Catchafire, is an organization that is working to enhance (and save) the volunteer experience by helping non-profits scope much-needed work and access skilled volunteers.  By charging non-profits a small fee to participate, Catchafire slows down the process and helps these groups think about what will truly be valuable.  Rachael, the founder of Catchafire, spent her talk discussing the hidden dangers of “free” for non-profits.  Free stuff, free bodies, free services – these things often have unintended costs (staff time for management, organization, maintenance of Free) and can distract non-profits from their primary goals and needs.   Using a process that is a bit more tailored, a bit more methodical, Catchafire is able to help non-profits connect with a tailored group of volunteers who can serve specific purposes.

In a similar vein, by using LinkedIn profiles, the organization easily identifies volunteers’ skill sets and offers up personally tailored opportunities.  This makes the volunteer experience more meaningful, as volunteers are doing projects that they find interesting and that fit their skills.  This thoughtful approach ensures a more positive volunteer experience – hopefully encouraging more participation in the future.

The platform interrupts typical behavior (both on the volunteer and non-profit side), provides personalized content, and fosters off-line connection.  I know that I, for one, am looking forward to volunteering through them.

iPhone 4 Unveiled at WWDC

Monday, June 7th, 2010

As rumored, Steve Jobs unveiled the newest generation of the iPhone during his keynote at Apple’s Worldwide Developer’s Conference today. The new phone, which has dropped “phone” from its name and is now referred to as iOS 4, will be available for pre-order on 6/21 and in stores on 6/24.

The controversial Gizmodo leak in April got it right in terms of its design. The iOS 4 will include glass on the front and back for a more scratch (and fingerprint) resistant surface and stainless steel around the newly squared sides. Apple’s new phone is thinner than its predecessors, features two camera lenses and an LED flash, as well as 326 pixels per inch and a 3 axis gyroscope to help with tracking on its GPS sensor. The new phone will have HD video recording capabilities (720p quality) and users will be able to edit video on the phone.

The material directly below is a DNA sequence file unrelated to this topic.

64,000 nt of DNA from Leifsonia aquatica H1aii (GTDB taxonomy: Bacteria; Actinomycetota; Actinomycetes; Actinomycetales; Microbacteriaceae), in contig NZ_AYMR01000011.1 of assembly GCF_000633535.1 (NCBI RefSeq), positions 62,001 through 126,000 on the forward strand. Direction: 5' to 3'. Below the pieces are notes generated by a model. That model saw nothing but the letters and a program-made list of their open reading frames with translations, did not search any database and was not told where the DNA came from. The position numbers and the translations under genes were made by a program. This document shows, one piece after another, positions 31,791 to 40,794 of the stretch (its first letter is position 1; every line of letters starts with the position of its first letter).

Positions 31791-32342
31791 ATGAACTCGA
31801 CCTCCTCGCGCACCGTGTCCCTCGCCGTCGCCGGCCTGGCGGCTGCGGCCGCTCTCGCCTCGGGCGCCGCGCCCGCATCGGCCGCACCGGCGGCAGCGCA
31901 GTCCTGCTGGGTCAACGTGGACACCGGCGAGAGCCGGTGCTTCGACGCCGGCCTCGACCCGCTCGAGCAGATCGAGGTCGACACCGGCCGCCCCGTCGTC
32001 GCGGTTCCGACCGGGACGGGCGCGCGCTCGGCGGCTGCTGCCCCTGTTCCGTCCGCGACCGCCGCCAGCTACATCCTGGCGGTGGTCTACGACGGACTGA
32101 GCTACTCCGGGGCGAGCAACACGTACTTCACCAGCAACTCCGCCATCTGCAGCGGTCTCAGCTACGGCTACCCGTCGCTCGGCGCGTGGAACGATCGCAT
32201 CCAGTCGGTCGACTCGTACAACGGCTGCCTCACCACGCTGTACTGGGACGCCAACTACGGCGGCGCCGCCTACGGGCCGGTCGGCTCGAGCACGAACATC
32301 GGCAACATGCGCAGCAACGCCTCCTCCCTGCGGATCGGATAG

What does this all mean?

Apple is hoping that it means they have changed the playing field again. And I, an Apple-obsessed user, agree that it will change the way we communicate forever because it will up the ante on our expectations of what we think our phones should be capable of. Soon we won’t be calling them “smartphones,” they’ll all be just phones as consumer expectations continue to dictate the course of technology.

All of these specs (available in their entirety here) and highly technological language shake out to a much better battery life (think: 7 hours of talk time, 6 hours of 3G web browsing and 10 hours of WiFi browsing, as well as 10 hours of video, 40 hours of music, and 300 hours of standby); video chatting; multitasking and folder organized applications; better telephone connection; faster internet; insanely clear and crisp images, and better GPS. Oh, and voice control. And photo and video geotagging.

Come June 24th, we’ll be able to geotag our pictures (can we say Foursquare integration in the near future?) on Twitter and our videos on Facebook. We’ll be able to video chat with our friends in Ohio for some quality face time and then show the same friends what we’re seeing around us – while still chatting. The new phone will undoubtedly give rise to a new generation of social networking platforms as well as push our stand-by favorites (Twitter and Facebook, we heart you) to come up with new functions to integrate with the ever changing mobile technology landscape.

Endgadget has a great slideshow of Steve Jobs’ keynote with pictures of the iOS 4’s new features (of which there are 1,500 in total), as well as clips from the promotional videos.